Ian Barbour, one of the most thoughtful interpreters of the relationship of religion and science died recently at age 90. Martin Marty briefly explores his witness and vision -- one that sought to bring religion and science into constructive dialogue. Unfortunately it has been the extremists -- fundamentalists and new atheists who get the headlines, but it is a person like Ian Barbour who shows us a better way. I invite you to remember him and to consider the direction he shows us.
by MARTIN E. MARTY
Monday | Jan 20 2014
Ian Barbour (June 2006) Photo Credit: Metanexus Institute
Ian Barbour, Who Found a Balance between Faith and Science, Dies at 90. So read hisNew York Times obituary, January 12, 2014. Today's Sightings, however, is not itself an obituary of Barbour; it only draws on one. The Times headline suggests a reason to notice him in Sightings, because here we pay attention to faith and science, whether in balance or out of balance. This is part of our vocation or business, in this case, to ponder how religion, here coded as “faith,” and the public world, also in this case, focused in the word “science,” get treated together. In the present instance, it appears to be an exemplary treatment.
The author of the Times piece, William Yardley, recognizes some of the achievements of Barbour, an alumnus of the University of Chicago, whose Divinity School proudly numbers him in its front ranks.
Decades ago I had two conversations with Ian’s parents, missionaries in China in the 1920s. His mother regaled us with stories of Pierre Teilhard de Chardin, whom she knew when he was working with the diggers-up of “Peking Man.”
Personal ties: I would see Ian on occasion when he was teaching, as he did so loyally and imaginatively at Carleton College in Northfield, Minnesota, across the river from St. Olaf College, where and when I was a Regent. We also connected at gatherings sponsored by the Templeton Foundation, which honored him for his work at the juncture of science and religion, fields in which he held advanced degrees. He also edited a book on science and religion in a Harper Forum series, which I published so long ago. I remain in contact with his son John, also an alumnus of Chicago, who teaches at St. Olaf and has recently published a novel in which the world I’ve just described is fictionalized.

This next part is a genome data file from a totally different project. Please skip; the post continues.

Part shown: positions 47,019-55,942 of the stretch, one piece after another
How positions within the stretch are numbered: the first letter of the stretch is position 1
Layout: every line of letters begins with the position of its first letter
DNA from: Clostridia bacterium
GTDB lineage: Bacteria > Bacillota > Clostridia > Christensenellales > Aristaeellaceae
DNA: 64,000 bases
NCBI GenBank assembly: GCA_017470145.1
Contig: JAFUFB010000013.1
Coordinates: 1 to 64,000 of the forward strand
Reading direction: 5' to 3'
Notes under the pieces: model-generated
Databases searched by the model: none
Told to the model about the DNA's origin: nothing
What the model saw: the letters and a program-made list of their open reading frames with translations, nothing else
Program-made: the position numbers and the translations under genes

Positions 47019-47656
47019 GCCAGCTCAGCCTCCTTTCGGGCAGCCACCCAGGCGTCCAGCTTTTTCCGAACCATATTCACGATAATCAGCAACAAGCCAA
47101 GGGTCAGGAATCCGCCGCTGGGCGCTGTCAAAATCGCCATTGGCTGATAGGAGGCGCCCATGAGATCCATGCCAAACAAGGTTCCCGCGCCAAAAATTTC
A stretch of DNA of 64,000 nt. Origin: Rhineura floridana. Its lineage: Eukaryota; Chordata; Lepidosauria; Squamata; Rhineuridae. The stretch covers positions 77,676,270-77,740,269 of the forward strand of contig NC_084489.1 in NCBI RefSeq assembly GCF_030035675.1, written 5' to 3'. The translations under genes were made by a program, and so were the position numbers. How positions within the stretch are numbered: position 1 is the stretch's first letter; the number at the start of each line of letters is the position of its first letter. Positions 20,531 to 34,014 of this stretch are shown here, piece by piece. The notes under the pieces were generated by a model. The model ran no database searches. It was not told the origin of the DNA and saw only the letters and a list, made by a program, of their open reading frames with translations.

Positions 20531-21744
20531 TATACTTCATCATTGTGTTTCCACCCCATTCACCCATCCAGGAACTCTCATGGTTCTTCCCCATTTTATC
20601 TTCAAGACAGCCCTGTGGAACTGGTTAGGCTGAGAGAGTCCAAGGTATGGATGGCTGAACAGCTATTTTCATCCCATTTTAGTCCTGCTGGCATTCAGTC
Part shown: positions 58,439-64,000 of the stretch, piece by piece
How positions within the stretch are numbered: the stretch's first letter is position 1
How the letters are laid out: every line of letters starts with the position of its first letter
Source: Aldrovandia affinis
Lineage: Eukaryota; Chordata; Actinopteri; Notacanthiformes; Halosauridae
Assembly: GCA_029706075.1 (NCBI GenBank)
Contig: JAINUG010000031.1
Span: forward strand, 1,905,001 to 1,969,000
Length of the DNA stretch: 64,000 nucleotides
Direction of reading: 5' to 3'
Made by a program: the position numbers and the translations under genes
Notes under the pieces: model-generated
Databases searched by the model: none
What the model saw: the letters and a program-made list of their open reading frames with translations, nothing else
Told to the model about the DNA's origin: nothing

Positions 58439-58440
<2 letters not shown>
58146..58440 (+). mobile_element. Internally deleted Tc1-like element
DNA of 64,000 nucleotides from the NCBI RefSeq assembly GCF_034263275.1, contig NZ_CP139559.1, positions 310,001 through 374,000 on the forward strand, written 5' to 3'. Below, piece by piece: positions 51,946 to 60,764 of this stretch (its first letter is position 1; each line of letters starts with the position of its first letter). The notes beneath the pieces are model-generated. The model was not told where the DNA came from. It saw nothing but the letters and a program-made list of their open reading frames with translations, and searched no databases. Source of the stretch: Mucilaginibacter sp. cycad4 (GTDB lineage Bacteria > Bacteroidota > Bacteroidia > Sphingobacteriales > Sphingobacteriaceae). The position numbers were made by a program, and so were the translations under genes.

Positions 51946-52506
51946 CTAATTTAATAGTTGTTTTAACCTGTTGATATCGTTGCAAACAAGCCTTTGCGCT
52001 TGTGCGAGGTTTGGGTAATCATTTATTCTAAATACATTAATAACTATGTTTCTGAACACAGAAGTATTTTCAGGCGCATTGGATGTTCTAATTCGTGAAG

Now, to the point: Yardley recalls Barbour’s description of four prevailing views of the relationship between science and religion: 1) they conflict; 2) they are separate domains; 3) the complexity of science affirms divine guidance; 4) (Barbour’s choice) they can meet in constructive dialog. “This requires humility on both sides. Scientists have to acknowledge that science does not have all the answers, and theologians have to recognize the changing historical contexts of theological reflection.” Yardley: “Dr. Barbour seemed at ease in tension.” Which brings us to the second point:
“Dr. Barbour often said the news media’s interest in conflict tended to emphasize extreme positions, whether those of fundamentalists or atheists.” In his several books, many essays, and conference appearances, Barbour probably did more than any other American to transcend the “extreme position” people and those in programming and media who were engrossed with them.
If you are planning a TV panel or a university celebrity show, you reach for extremes. “The world” knows of Richard Dawkins and the older “New Atheists” on the one hand, and the heirs of Jerry Falwell and the fundamentalists on the other, while thoughtful people in a world beyond that of the polarizers and popularizers have to go looking for the Barbours, notable though they are.
A nice touch in the obituary: Yardley concludes by mentioning that Barbour did not let world recognition distract him from teaching at Carleton. “He retired from Carleton in 1986, but not from attending First United [Church of Christ in Northfield]." In an essay of 2004 Barbour described his church as “a community of acceptance, commitment and concern for social justice and the work of the [S]pirit but remaining open to theological interpretation.” Such may not make headlines very often, but it describes a creative context for the Barbours and those who share his vision.
Barbour, Ian, ed. Science and Religion: New Perspectives on the Dialogue. New York: Harper & Row, 1968.
Barbour, John D. Renunciation: A Novel. Eugene, OR: Resource Publications, 2013.
Photo Credit: Metanexus Institute
Author, Martin E. Marty, is the Fairfax M. Cone Distinguished Service Professor Emeritus of the History of Modern Christianity at the University of Chicago Divinity School. His biography, publications, and contact information can be found at www.memarty.com.
Editor, Myriam Renaud, is a Ph.D. Candidate in Theology at the University of Chicago Divinity School. She is co-organizing a conference, April 9-11, 2014: "God: Theological Accounts and Ethical Possibilities," at the University of Chicago Divinity School (mostly funded by the Marty Center and free to the public). For more information, visit: http://divinity.uchicago.edu/god-theological-accounts-and-ethical-possibilities.